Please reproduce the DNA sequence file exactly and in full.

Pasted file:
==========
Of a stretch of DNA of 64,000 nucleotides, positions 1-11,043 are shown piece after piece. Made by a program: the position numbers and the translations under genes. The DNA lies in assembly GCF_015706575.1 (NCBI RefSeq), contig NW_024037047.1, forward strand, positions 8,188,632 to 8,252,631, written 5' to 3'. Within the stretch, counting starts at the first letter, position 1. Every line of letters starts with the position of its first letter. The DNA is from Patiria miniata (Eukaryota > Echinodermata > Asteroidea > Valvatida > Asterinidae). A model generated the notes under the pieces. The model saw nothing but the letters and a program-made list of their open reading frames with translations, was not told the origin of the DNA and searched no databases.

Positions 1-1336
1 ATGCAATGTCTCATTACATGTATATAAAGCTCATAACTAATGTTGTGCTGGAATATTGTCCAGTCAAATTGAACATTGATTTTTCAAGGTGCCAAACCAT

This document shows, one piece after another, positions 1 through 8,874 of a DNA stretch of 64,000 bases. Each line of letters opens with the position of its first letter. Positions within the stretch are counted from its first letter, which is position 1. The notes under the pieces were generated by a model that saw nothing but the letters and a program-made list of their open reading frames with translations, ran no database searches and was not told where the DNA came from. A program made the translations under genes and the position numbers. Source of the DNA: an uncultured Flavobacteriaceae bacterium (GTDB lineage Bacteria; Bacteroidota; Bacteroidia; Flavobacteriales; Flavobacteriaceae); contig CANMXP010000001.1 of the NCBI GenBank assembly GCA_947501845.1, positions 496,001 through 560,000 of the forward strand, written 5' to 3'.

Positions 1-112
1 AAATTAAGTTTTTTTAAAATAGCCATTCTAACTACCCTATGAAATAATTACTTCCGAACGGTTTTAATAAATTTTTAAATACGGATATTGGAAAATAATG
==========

Of a stretch of DNA of 64,000 nucleotides, positions 1-11,043 are shown piece after piece. Made by a program: the position numbers and the translations under genes. The DNA lies in assembly GCF_015706575.1 (NCBI RefSeq), contig NW_024037047.1, forward strand, positions 8,188,632 to 8,252,631, written 5' to 3'. Within the stretch, counting starts at the first letter, position 1. Every line of letters starts with the position of its first letter. The DNA is from Patiria miniata (Eukaryota > Echinodermata > Asteroidea > Valvatida > Asterinidae). A model generated the notes under the pieces. The model saw nothing but the letters and a program-made list of their open reading frames with translations, was not told the origin of the DNA and searched no databases.

Positions 1-1336
1 ATGCAATGTCTCATTACATGTATATAAAGCTCATAACTAATGTTGTGCTGGAATATTGTCCAGTCAAATTGAACATTGATTTTTCAAGGTGCCAAACCAT

This document shows, one piece after another, positions 1 through 8,874 of a DNA stretch of 64,000 bases. Each line of letters opens with the position of its first letter. Positions within the stretch are counted from its first letter, which is position 1. The notes under the pieces were generated by a model that saw nothing but the letters and a program-made list of their open reading frames with translations, ran no database searches and was not told where the DNA came from. A program made the translations under genes and the position numbers. Source of the DNA: an uncultured Flavobacteriaceae bacterium (GTDB lineage Bacteria; Bacteroidota; Bacteroidia; Flavobacteriales; Flavobacteriaceae); contig CANMXP010000001.1 of the NCBI GenBank assembly GCA_947501845.1, positions 496,001 through 560,000 of the forward strand, written 5' to 3'.

Positions 1-112
1 AAATTAAGTTTTTTTAAAATAGCCATTCTAACTACCCTATGAAATAATTACTTCCGAACGGTTTTAATAAATTTTTAAATACGGATATTGGAAAATAATG